Speaking in a meeting of the Council for Planning and Coordination, affiliated to the Leader’s Hajj Representatives Office, Hamid Mohammadi added that the rest of the visas will be issued by the Saudi side without any problems and the first batch of Iranian pilgrims will leave for the Land of Revelation (Mecca and Medina).
Some 85,000 Iranian pilgrims will take part in Hajj this year.
Iran announced in mid-March that applicants can go on Hajj pilgrimage this year following negotiations with Saudi officials after a hiatus in the wake of a diplomatic row with the kingdom.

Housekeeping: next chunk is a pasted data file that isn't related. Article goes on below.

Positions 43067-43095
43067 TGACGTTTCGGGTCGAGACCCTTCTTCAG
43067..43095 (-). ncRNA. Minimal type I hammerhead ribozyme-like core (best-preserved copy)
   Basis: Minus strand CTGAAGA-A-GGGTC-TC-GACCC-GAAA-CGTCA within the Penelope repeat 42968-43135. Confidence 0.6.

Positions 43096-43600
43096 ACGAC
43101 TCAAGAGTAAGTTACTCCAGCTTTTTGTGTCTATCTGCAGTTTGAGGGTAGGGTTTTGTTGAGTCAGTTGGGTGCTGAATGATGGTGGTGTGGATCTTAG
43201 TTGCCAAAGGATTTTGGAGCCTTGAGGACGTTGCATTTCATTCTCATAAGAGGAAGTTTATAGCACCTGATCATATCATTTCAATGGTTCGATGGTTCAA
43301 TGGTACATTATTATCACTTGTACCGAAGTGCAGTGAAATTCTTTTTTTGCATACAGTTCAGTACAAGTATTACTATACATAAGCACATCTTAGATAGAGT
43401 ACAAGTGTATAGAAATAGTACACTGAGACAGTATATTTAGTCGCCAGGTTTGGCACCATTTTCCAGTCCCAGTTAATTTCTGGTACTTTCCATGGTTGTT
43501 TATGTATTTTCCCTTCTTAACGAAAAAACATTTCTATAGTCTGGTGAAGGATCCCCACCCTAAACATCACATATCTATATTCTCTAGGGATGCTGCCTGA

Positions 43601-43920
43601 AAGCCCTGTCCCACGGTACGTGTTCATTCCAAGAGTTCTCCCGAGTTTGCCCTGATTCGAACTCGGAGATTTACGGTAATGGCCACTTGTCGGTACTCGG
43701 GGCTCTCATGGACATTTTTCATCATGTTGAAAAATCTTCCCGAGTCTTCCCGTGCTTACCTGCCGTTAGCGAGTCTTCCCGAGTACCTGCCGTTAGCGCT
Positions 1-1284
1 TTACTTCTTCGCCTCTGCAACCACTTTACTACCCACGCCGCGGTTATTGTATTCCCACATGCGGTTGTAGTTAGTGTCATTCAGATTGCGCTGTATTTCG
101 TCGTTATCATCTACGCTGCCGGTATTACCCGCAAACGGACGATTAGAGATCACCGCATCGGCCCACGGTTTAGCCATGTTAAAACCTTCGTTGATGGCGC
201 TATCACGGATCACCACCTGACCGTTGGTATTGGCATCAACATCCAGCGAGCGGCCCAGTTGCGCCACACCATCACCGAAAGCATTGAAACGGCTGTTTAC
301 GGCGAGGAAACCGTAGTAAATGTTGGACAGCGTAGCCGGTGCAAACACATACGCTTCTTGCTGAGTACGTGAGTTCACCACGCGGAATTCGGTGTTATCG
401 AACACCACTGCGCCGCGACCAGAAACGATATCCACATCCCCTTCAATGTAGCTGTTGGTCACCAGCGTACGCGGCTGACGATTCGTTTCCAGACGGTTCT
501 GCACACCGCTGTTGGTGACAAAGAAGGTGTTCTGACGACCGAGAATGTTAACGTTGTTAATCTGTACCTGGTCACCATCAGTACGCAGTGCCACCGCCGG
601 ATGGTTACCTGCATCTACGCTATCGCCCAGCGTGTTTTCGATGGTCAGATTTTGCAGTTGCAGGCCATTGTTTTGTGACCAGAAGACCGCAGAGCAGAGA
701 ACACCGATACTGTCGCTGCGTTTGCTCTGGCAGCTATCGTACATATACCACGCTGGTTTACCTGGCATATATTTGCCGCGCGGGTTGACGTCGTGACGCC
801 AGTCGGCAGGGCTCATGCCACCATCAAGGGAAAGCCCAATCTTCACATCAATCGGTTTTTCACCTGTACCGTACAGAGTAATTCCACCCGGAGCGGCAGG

In 2016, more than 1.8 million pilgrims attended Hajj, but Iranians stayed at home after tensions between Riyadh and Tehran boiled over following a deadly crush of people during the 2015 pilgrimage.
On September 24, 2015, thousands of people lost their lives in the deadly crush after Saudi authorities blocked a road in Mina during a ritual, forcing large crowds of pilgrims to collide.
The crush was the deadliest incident in the history of the pilgrimage. According to an Associated Press count based on official statements from the 36 countries that lost citizens in the disaster, more than 2,400 pilgrims were killed in the incidents.
Two weeks earlier, on September 11, 2015, a huge construction crane collapsed into Mecca’s Grand Mosque, killing more than 100 pilgrims, including several Iranians, and injuring over 200 others in the lead-up to the annual Hajj pilgrimage.